Brady, Harbaugh both Michigan men


Brady, Harbaugh both Michigan men

FOXBORO - The University of Michigan was never quite "Quarterback U", but the Wolverines produced a chain of NFL quarterbacks through the 1980s and '90s that began with Jim Harbaugh and ended with Tom Brady.

The two ends of that chain don't know each other too well, however.

I asked Brady on Wednesday how often he'd interacted with the 49ers coach who'll try to stop Brady this weekend.

"He used to have a golf tournament every summer (when I was at Michigan)," said Brady. "He'd come back and it was a big deal. The guys all got excited when he was around. I didn't get too many chances to talk to him. I was just one of the plebes."

Since then?

"I saw him out golfing out one day while he was coaching at Stanford. Talked to him a little bit," said Brady. "He's a tough, hard-nosed guy."

Harbaugh was the Wolverines starter from 1984-86. Elvis Grbac, Todd Collins and Brian Griese were some of the quarterbacks in between Harbaugh and Brady who was the most-of-the-time starter in 1998.

Brady's had a better pro career than Harbaugh did.

Harbaugh, of course, is working very hard to cultivate a hard-ass, no-nonsense persona in the NFL, so it will be interesting to see what kind of interaction he has with Brady on Sunday prior to the game.

Given Brady's penchant for using slights for fuel, if Harbaugh goes hard-ass, it might not work out so well for him.

Quick Slants the Podcast: Who's been better for the Patriots, Welker or Edelman?

Quick Slants the Podcast: Who's been better for the Patriots, Welker or Edelman?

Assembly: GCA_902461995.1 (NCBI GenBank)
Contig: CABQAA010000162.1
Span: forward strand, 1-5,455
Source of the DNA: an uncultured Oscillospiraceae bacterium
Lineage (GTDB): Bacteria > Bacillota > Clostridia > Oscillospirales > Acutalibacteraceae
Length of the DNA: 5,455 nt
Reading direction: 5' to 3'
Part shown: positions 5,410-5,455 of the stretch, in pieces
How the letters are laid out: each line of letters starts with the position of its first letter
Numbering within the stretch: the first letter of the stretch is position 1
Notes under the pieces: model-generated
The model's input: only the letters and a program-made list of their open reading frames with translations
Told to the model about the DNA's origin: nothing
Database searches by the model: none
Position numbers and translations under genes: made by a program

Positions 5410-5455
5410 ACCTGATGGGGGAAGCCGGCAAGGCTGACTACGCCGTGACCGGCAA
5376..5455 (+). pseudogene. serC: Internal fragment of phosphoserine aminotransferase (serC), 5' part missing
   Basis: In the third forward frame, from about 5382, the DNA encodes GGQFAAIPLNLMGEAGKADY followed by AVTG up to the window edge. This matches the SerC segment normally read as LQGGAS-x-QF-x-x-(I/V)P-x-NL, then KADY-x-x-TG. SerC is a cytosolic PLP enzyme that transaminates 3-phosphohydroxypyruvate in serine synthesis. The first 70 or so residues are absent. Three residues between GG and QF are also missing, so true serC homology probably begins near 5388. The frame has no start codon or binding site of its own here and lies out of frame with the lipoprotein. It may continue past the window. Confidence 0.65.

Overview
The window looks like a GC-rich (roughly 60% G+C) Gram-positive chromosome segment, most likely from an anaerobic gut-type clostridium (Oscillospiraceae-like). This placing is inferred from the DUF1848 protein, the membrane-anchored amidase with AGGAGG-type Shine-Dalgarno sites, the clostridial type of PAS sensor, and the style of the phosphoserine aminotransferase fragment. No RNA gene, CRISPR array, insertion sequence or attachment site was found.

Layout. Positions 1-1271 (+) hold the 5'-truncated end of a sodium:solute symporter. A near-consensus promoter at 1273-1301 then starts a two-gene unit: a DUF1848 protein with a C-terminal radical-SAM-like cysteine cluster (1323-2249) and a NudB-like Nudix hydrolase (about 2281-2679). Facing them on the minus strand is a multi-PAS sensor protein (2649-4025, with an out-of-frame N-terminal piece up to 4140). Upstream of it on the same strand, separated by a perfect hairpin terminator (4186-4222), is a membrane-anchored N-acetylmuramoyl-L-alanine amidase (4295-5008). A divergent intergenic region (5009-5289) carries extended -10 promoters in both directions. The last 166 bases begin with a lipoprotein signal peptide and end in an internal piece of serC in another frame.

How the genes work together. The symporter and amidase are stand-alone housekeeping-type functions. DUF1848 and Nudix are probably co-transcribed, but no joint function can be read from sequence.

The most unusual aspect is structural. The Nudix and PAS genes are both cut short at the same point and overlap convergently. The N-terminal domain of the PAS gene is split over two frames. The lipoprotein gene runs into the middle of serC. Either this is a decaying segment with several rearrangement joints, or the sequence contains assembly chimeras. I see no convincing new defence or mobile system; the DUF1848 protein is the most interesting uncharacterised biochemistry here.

Phil Perry and Patriots Insider Tom E. Curran debate which receiver has been better for the Patriots: Wes Welker or Julian Edelman? It's part of this edition of Quick Slants The Podcast.

Hawkins says he passed up more lucrative deals to sign with Patriots


Hawkins says he passed up more lucrative deals to sign with Patriots

The Patriots went into Wednesday with what could have passed as the deepest receiving group in team history, yet by lunchtime they had added another. 

Former Browns and Bengals wideout Andrew Hawkins announced on Twitter (via uSTADIUM) that he had chose to come to terms with New England. He explained that the opportunity to work with Tom Brady and Bill Belichick proved to be enough to convince him that he should pass up more lucrative offers from other clubs.

"After giving it a lot of though, I've decided that I'm going to join the New England Patriots," he said. "Super excited about the opportunity, man, to join the reigning football champions. In Cleveland, I said it was about joining a contender, and the Patriots are the contender, the reigning champs.

"The program is top-notch, and you get the opportunity to play with the best quarterback and the best coach in NFL history, man, so it's super exciting. It was never really about the money. To be honest, I passed up on deals that were probably double the compensation . . . but it was all about winning for me at this point, and putting myself in the best position to do so."

Hawkins (5-foot-7, 180 pounds) may be a familiar name to Patriots fans as he caught four passes for a season-high 56 yards and one touchdown against New England in Week 5 of last season. He finished the year with 33 catches for 324 yards and three scores. The 31-year-old has recently seen his name in the headlines as he completed his Sports Management degree at Columbia and graduated last week. 

The Patriots have receivers room that's currently pretty loaded with talent. Brandin Cooks, Julian Edelman, Chris Hogan, Danny Amendola and Malcolm Mitchell figure to make up the top end of the depth chart, while former practice-squad wideouts Devin Street, Devin Lucien and DeAndrew White figure to compete for playing time as do undrafted rookies Austin Carr and Cody Hollister.

"Nothing's for sure. I got my work cut out for me. It's an opportunity," Hawkins said. "That's how I'm approaching it. Going there and seeing how I stack up with the best and try to earn my keep and prove my worth. I'm jsust excited to get there, get to work, and hopefully I can be part of something special and kind of join that Patriot legacy."